I’m generally reluctant to recommend items of equipment and for a number of reasons: our personal requirements and preferences are many and varied; unless I’ve used something over an extended period I’m hesitant to endorse it, and by then it might no longer be available (this can be particularly the case with footwear); a lot of decent outdoor gear isn’t exactly cheap and peoples’ money is usually hard-earned. Professional testers – the likes of Chris Townsend – obviously become more adept at making quick, informed assessments; something which only comes with experience and keeping abreast of developments, so I mostly leave it to them.
However, in this case, it should be non-controversial as the item in question only costs two quid and is unlikely to be overtaken by technological advances.
We love to walk, get out for the day, just generally escape; but there’s no denying we also love just as much to find a quiet spot to sit, eat and drink. Finding the quiet spot isn’t usually too difficult, it’s something at which we’ve become pretty adept; finding somewhere both quiet and dry can be a bit more problematic. For a sizeable chunk of the year vegetation, fallen trees, rocks, even benches, can usually be relied on to be wet; admittedly you can put down a waterproof, but that does invite damage and, anyway, you might want to wear it as an extra layer.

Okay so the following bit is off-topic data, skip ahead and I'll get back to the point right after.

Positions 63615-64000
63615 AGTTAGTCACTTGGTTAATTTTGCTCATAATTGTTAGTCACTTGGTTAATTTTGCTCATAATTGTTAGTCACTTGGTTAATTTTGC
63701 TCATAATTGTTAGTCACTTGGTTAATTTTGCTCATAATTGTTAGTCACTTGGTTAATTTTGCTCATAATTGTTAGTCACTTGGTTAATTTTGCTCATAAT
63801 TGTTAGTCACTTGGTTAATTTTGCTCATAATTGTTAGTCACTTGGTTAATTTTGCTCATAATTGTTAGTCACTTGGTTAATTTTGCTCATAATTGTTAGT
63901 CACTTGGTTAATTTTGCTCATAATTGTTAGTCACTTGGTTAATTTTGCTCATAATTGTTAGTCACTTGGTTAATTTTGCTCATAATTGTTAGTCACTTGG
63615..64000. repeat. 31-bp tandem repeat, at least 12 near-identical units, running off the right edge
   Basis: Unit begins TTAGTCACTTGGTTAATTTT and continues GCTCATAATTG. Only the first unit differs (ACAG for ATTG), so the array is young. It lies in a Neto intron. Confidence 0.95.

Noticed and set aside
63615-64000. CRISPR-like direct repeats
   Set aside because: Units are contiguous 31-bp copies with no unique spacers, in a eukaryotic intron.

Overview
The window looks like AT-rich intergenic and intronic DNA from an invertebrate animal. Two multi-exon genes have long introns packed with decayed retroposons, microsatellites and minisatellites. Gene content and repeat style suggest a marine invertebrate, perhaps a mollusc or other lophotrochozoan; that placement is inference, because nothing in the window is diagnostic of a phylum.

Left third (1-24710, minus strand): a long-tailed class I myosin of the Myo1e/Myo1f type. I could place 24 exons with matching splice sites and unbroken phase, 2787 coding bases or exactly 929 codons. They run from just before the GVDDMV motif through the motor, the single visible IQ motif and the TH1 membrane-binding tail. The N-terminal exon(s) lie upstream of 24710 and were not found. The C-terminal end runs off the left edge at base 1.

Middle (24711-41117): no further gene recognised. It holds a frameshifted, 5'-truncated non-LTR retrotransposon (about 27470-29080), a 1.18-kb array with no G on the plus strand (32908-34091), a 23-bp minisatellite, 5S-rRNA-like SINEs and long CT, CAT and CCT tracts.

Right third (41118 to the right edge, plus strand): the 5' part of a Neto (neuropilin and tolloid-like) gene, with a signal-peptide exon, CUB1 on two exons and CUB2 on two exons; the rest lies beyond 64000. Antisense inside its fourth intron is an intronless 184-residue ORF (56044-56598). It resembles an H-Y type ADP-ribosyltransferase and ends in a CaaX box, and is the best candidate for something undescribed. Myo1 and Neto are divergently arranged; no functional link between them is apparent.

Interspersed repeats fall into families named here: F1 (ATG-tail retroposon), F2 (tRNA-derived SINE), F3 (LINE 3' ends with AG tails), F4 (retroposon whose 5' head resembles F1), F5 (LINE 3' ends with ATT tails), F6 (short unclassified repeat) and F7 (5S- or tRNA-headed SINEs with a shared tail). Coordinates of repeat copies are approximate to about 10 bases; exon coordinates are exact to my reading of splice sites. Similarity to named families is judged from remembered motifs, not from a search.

I’d been looking around for something light, cheap and disposable to just throw down – and then my son came home with a plastic boot liner, purchased from B&Q for £2. That’s it pictured left and admittedly it doesn’t exactly sell itself but to me it just oozes understated chic.
Opened out, there is enough room for a couple of people, sandwich boxes, cups, flask, etc., and you can keep things like binoculars and cameras from lying on the wet ground. When used for its intended purpose the sides and ends fold up to form a kind of tray, but these can be folded under when it’s being deployed as a groundsheet. Committed ultralighters could cut them off and probably save… actually, does anybody care?
The item can be viewed on B&Q’s own product page here…
Weight: not very much
Made of: plastic
Overall impression: unexciting, admittedly, but useful. Keeps your bum/sarnies/flapjacks/energy bars out of the mud and sheep deposits.
Price: Two quid (£1.80 if you’re in possession of one of B&Q’s Twirly* discount cards and can contain your excitement until Wednesday)
* So called, if the legend is to be believed, because the cards are mostly in the hands of a demographic who turn up before the store is open (even though it opens at 7:00 am on Wednesdays), stare through the glass at the night crew, point to their watches and say “Are we twirly?”.